We’ve heard the phrase “Spotify is launching in South Africa soon!” so many times in recent years we’re understandably cynical when we hear it again… but this time we have reason to believe it’s more than merely hearsay and optimism. What makes us so confident? Spotify’s London office is advertising a position for a “Senior Editor/Music Programmer – South Africa” who’ll be based in London or Dubai.
“We are looking for a broadly experienced Sr. Editor/Music Programmer to join Spotify’s Shows and Editorial team, responsible for South Africa,” the ad reads. “You will identify and curate first rate music playlist listening and programming experiences for a multitude of our moods, moments, and genres, demonstrate a passion for performance-oriented analytics, and will have your ear to the ground in the music community, focusing on South Africa.”
The ad doesn’t specify when applications close, or when the successful applicant would need to start, but we’re hoping it means we’ll see the service launch locally before the end of the year. Currently, getting a paid Spotify account in South Africa requires jumping through hoops, and while there are plenty of alternative services like Apple Music, Tidal, Google Play Music, Joox and Simfy, there’s a reason Spotify’s managed to hold its own in an increasingly crowded market place: it’s really, really good.
One of Spotify’s best features is the pair of personalised playlists it offers users: Discover Weekly on a Monday, and Release Radar on a Friday. Both 30 songs long and updated weekly, Discover Weekly offers users songs Spotify’s recommendation algorithms they’ll like based on their listening history, which can include new or old releases. Release Radar, meanwhile, is similarly tailored to each user, but only includes recent releases.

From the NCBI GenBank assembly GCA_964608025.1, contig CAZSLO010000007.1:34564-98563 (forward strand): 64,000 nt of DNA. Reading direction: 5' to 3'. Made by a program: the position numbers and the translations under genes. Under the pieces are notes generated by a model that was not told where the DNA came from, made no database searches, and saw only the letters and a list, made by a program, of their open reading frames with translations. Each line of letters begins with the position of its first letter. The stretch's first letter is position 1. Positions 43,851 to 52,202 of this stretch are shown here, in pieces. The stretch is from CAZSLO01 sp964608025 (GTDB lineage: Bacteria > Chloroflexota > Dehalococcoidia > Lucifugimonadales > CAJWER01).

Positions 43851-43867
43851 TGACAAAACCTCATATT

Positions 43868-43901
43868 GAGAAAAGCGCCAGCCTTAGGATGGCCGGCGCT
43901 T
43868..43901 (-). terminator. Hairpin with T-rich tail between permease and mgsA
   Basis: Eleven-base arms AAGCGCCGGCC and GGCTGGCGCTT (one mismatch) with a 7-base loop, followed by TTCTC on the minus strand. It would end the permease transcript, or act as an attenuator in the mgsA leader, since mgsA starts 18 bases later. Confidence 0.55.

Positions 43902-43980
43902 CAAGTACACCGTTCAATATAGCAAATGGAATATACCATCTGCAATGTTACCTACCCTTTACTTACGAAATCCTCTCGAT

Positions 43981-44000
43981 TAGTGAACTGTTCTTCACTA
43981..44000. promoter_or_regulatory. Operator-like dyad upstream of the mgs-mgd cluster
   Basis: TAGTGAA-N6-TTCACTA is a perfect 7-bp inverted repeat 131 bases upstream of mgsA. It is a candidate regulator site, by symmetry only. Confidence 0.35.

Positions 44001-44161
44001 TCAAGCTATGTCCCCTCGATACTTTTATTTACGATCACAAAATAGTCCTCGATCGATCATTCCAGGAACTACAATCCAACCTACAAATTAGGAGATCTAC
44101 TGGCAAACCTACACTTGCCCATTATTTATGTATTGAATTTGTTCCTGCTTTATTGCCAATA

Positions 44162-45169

The more you listen, the better the recommendations get. And you can even follow other people’s Discover and Release playlists if you find you’ve got similar taste and want to bolster your weekly new-music quota.
Moreover, in some markets Spotify has partnered with companies like Uber to make it easier for users to play their favourite playlists on the go, and Samsung’s new Gear Fit 2 Pro is set to offer something we’ve been hoping would come to a fitness tracker: the ability to store offline Spotify playlists on it — no more ripping or downloading workout tracks to upload to fitness watches through inevitably clunky interfaces. It also offers the best collaborative playlist making we’ve seen in a music streaming service and slick, regularly updated apps.
For now details are thin on the ground, but please do tell us more, Spotify. We’re all ears.